Holy Knitting!

Many of you know we have a big event coming up in 2 weeks (or 12 days as Max would remind me).

Max will be welcomed into our congregation as a Bar Mitzvah (son of the commandment) and we’re all pretty excited.

His portion is Yitro, which is a big deal because it’s the portion which contains the story of the giving of the 10 commandments.

It’s also part of his Hebrew name: Moshe Yitro.

Yitro (Jethro) is one of our favorite characters in the whole big story, and has the added attraction of being the only non-Jew for which a portion of the Torah is named.

Gems & Signatures

Some day Max will be very happy to have learned how to chant the whole 10 Commandments in Hebrew, but right now he’s just concentrating on getting through it.

He’s been attending Hebrew school on Wednesdays and Sundays for a few years, this past year that was amplified with individual weekly meetings with the Rabbi & Cantor, and weekly tutoring sessions with a lovely woman (whose mother is an avid knitter!)

Double Knit Edging

So Max will be ready.

He’s written his dvar Torah – the speech he’ll give about a section of his portion that resonates with him.  (Spoiler alert: It’s not about the 10 Commandments…) Family and friends are flying in from out of town, a band has been hired, food is being prepared.  But I wanted to do something more personal to show Max how proud I am of him.

So I knit him a tallit.

A tallit is the rectangular shawl that is worn by Jews when they pray.  There are certain rules about it, which are adhered to with differing levels of observance, but knitting one is perfectly okay.

It could have been any color, but I stuck with a traditional blue and white.  I used wool (Louet Gems merino) and tried to keep it simple.  I didn’t want it to be girlie, of course, but I did want to have some geometric lacework.

Too frou-frou?

The ribbon attempt

The atarah (crown) is the collar portion.  I could have created it in several ways.

I could have bought one; I could have written a Hebrew verse or blessing using fabric markers onto a band of fabric; I could have embroidered a message (but when I tried that route it didn’t look great.)

But I settled on knitting the atarah with the words Sh’ma Israel –  “Hear O Israel” in Hebrew:

שמע ישראל

Sh'ma - oops!

I cleverly selected a short phrase so the knitting wouldn’t be as odious.  I still managed to leave off a yud (head slap!) so I had to duplicate stitch that little bit in later.

All that’s left is to tie the tzitzit – the knots at each corner – which are the whole point of the garment.  Hannah’s very good at the tying, so she’ll be handling that part of our project.

A few years ago she painted a tallit in her 6th grade Hebrew school class, and it’s just lovely (she’s going to wear it at Max’s service) That was when she discovered her latent talent as a tzitzit tyer!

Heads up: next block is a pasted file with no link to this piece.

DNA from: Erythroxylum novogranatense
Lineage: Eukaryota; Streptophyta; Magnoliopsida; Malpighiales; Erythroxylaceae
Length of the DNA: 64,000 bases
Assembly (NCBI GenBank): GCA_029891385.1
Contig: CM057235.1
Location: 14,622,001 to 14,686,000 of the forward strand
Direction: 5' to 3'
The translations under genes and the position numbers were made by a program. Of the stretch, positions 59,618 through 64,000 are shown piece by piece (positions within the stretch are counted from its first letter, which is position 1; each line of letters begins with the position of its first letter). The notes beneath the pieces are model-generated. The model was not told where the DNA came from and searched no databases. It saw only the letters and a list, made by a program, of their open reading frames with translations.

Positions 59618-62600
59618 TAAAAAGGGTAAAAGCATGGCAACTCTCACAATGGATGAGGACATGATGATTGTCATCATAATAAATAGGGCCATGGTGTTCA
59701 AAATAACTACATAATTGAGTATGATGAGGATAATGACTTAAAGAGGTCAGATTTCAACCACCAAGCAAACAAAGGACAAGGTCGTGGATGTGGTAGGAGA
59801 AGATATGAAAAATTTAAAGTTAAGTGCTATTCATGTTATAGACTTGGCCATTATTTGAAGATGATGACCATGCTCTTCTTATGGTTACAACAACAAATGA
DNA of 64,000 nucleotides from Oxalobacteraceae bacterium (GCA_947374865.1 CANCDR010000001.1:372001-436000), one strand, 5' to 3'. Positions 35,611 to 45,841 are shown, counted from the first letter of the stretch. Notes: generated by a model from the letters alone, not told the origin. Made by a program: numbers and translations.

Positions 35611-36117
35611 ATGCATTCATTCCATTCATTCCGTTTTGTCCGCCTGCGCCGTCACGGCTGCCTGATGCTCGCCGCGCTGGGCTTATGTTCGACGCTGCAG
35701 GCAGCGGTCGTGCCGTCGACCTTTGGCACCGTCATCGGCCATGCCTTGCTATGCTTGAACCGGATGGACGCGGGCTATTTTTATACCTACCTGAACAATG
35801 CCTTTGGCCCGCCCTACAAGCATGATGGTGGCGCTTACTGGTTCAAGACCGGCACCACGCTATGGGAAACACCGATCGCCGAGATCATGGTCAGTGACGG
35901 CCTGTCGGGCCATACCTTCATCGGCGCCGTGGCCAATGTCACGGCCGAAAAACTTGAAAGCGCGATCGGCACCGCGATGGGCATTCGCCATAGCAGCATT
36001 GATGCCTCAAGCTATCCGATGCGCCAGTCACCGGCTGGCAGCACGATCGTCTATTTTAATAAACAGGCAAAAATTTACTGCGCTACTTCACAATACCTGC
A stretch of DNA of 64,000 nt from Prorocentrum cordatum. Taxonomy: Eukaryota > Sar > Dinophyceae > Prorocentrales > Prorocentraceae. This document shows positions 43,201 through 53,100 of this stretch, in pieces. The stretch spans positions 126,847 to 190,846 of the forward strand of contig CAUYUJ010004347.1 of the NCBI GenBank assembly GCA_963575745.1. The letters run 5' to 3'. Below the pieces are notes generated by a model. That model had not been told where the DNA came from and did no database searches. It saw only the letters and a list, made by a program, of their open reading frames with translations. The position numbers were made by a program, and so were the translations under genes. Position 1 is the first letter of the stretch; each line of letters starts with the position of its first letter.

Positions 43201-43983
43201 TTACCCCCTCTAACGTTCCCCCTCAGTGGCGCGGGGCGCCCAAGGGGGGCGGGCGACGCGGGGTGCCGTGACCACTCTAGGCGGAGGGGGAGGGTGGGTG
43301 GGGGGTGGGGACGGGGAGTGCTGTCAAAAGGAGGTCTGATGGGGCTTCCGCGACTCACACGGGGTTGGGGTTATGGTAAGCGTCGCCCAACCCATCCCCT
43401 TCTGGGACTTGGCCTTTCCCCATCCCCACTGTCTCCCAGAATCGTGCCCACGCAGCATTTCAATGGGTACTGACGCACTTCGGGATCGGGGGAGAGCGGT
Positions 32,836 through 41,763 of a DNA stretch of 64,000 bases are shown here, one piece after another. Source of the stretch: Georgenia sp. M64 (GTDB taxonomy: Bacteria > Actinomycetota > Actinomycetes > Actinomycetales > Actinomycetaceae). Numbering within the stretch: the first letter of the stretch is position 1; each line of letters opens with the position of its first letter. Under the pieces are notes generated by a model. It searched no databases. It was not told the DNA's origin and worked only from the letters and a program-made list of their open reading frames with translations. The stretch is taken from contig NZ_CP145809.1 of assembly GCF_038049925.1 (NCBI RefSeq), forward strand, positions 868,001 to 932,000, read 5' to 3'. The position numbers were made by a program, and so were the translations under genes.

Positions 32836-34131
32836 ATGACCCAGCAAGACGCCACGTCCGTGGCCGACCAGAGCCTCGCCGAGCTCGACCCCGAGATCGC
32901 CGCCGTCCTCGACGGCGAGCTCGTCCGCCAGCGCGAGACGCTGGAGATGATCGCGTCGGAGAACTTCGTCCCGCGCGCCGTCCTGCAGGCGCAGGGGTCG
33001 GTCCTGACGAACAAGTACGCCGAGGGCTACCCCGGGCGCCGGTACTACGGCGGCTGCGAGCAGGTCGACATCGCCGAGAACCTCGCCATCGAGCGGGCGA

Making this ceremonial religious piece has been an adventure and a journey for me.  The pride and love I feel for Max and his accomplishment, my own excitement at being part of this, and just the great fun of this tal-knit will always be a part of my memory of Max’s big day.

I found myself exploring my own connection with Judaism, my feelings toward the traditions, and my place in our interfaith home as I worked through each section of the piece.

This past Sunday a group of women met at the Temple to knit healing shawls for folks in need.  I joined in to help some new knitters hone their skills, and enjoyed myself thoroughly.

This was week one of an ongoing series of meetings which had been planned in part by Jane Steinman, a lovely woman who used to be the president of the congregation.

Jane was so welcoming to Gerry and I when we were considering joining Mt. Zion, so it was with great sadness that we learned of her sudden passing late last year.  I was glad to see Betsy carrying on with the plan for the knitting sessions, and the women who showed up really enjoyed it!

Kipot for the Kepi

Jane had been a cancer survivor (Gerry bonding) and an avid knitter (Annie bonding) and I like to think that Jane would really appreciate the knitted tallit for Max. I wish she could be there to see Max wearing it on the bima.

I’m currently finishing up a crocheted kipot (yarmulke) and a tallit bag where he can carry all of this stuff (also crocheted)  I’m working these up mostly in the blue Gems, which has been a dream to work with (as always!)

Well, Max is 1/2 Hill People…

I hope I don’t sound like a broken record when I say that this project just SAILED by as I knit it up with my Signature needles.  They are the fastest needles I’ve ever use.

Next, we take Max and shop for duds!  I’m campaigning for a nice blazer and khakis, Gerry’s feeling a suit is necessary.